By Terry Pratchett, published 2014
“To the Carpet people, the Carpet was bigger than a forest,… full of cities, towns, small villages, castles, and all sorts of tiny animals in the really thick parts that weren’t swept often…In the village of the Fallen Matchstick, the Carpet-dwellers were preparing to leave.”
Here’s a glorious children’s book to discover…short stories written by renowned author Terry Pratchett when he was a teenager! What a great way to get stories at a kid’s level. The stories are totally silly, sometimes pointless, and always engaging, just as you would expect from a teenage author. However, they have all the clever word play and satire that Pratchett in his adult years honed to award-winning skill.
A children’s book with short, discrete stories is also a lovely way to encourage reading bigger books without a feeling of overwhelm. This could be a great children’s book for reading aloud at bedtime for the 8 or 9 year olds, provided you explain the contexts as needed. By age 10, children can probably read this book independently. However, some of the jokes may go over the heads of young readers, (i.e., under 11). Many of the stories are a parody of something either contemporary or historical. For example, the Carpet Dwellers story is a clever parody of crossing the USA in covered wagons, with all the usual difficulties. However, in Pratchett’s hands, it is all quite humorous and exaggerated.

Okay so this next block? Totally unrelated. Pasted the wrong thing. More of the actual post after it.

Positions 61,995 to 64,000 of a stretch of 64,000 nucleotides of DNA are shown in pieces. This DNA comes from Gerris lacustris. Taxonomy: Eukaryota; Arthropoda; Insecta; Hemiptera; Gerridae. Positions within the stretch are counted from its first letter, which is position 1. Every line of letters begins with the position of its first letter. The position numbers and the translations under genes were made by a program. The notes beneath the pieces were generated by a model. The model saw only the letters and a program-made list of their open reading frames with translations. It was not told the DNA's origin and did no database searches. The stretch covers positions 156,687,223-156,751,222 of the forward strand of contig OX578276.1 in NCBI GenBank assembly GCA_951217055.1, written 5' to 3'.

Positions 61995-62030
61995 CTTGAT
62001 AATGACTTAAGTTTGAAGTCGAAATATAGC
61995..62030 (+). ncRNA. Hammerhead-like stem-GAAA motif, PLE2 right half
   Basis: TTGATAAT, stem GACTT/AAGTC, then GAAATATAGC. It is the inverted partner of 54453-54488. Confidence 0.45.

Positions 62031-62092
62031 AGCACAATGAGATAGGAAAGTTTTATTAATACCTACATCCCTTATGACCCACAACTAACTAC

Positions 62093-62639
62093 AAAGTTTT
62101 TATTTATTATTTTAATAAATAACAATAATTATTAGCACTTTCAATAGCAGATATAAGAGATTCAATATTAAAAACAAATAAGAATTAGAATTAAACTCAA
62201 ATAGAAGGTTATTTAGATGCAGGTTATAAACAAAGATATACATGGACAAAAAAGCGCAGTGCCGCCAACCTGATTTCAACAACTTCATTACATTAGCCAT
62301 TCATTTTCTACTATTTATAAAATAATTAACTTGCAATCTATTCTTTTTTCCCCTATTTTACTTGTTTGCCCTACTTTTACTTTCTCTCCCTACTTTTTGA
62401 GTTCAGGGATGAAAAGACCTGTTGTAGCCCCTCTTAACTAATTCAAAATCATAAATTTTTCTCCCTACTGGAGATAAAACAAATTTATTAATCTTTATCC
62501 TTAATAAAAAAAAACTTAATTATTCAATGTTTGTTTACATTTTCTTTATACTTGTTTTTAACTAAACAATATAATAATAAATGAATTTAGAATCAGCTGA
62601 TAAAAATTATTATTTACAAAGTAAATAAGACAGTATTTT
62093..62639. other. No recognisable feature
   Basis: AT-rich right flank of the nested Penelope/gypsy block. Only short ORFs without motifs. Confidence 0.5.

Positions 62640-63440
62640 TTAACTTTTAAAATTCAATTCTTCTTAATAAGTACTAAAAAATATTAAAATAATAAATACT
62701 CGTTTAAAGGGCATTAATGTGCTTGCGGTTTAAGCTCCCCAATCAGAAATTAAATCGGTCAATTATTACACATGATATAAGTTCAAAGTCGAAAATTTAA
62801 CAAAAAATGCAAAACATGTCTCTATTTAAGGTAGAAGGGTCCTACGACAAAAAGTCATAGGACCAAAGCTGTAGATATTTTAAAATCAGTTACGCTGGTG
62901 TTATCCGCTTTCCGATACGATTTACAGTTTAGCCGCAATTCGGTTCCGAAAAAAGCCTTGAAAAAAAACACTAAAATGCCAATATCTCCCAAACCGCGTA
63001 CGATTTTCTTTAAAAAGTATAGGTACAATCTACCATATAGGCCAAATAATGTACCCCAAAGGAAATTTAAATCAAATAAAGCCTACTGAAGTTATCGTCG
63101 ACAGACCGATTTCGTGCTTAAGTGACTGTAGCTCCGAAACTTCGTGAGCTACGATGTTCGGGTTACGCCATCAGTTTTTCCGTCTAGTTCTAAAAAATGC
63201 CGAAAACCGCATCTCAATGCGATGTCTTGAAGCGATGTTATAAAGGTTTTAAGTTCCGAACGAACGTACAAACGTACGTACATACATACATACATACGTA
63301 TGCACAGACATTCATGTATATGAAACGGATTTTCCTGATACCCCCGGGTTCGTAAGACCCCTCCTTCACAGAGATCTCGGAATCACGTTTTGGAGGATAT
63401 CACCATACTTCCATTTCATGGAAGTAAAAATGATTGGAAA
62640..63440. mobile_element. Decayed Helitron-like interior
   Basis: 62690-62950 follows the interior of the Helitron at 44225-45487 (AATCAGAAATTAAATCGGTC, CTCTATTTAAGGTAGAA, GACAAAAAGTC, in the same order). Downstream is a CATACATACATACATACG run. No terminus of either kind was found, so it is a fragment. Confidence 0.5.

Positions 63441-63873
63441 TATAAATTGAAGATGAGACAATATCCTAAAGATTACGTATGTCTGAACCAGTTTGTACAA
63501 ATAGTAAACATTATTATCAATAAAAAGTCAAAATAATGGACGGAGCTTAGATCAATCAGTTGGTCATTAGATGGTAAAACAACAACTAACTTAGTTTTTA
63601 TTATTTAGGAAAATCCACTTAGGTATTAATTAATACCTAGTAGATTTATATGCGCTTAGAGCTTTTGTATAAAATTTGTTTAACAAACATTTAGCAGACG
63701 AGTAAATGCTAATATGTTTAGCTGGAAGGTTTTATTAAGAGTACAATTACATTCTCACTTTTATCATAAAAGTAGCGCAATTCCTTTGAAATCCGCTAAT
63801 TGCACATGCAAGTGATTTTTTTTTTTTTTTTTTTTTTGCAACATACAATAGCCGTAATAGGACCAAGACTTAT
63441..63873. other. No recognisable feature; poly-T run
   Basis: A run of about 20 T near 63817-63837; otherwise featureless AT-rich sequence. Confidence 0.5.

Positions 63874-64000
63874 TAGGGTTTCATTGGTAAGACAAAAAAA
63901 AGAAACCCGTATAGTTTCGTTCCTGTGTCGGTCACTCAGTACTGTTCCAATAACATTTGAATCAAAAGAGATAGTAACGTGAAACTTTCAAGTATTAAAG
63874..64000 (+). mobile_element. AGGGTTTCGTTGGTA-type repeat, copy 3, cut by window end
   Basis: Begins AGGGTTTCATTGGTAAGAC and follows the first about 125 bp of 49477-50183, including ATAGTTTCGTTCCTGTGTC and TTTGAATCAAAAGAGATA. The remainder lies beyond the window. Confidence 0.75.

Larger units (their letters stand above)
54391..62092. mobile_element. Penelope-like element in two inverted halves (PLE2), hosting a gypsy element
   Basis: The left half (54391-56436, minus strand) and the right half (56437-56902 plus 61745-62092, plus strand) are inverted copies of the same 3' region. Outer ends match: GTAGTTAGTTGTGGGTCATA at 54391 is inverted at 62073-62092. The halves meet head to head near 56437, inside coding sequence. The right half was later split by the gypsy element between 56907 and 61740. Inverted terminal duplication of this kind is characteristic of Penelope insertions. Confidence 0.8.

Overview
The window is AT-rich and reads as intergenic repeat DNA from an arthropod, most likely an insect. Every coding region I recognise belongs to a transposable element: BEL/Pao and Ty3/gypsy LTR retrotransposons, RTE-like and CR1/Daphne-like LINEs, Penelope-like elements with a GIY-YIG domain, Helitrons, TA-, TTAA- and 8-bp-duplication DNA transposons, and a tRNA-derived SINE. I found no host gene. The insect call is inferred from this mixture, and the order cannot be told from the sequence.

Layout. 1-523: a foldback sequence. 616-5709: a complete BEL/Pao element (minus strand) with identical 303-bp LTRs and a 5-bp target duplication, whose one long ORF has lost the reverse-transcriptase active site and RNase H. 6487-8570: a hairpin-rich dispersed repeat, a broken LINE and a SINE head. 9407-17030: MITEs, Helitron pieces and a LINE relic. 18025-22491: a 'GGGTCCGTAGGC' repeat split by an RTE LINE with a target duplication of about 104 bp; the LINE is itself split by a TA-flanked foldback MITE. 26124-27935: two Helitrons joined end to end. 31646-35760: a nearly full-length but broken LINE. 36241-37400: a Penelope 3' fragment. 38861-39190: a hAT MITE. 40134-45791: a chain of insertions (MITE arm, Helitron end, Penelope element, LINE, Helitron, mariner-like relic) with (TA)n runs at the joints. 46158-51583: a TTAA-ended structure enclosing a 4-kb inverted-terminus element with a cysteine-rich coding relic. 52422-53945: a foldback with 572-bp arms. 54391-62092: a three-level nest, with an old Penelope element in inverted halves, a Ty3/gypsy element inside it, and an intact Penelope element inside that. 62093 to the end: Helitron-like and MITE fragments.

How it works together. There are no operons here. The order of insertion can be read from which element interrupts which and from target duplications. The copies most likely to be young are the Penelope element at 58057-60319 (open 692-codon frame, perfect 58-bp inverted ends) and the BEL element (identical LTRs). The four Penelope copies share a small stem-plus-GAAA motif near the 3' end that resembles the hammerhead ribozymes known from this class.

Alas, Terry Pratchett died this year (2015), but luckily, he had been encouraged to publish this, one of his last children’s book, containing the first stories he ever wrote. I think it’s a wonderful way to introduce young readers to his peculiar sense of humor. The only children’s book I read and reviewed by Pratchett is The Wee Free Men. I haven’t ever gotten absorbed in his fantasy series, DiscWorld. They are a bit too…. edgy? not quite dark, but something else that keeps me from enjoying them. I did enjoy Dodger, but it’s for high school and up, beyond this website.
Meanwhile, this new children’s book satisfies my desire for more Pratchett humor. I would say that the age range is perfect for 10 to 12 to get the most out of the book, and suitable for 8 and up with adult help.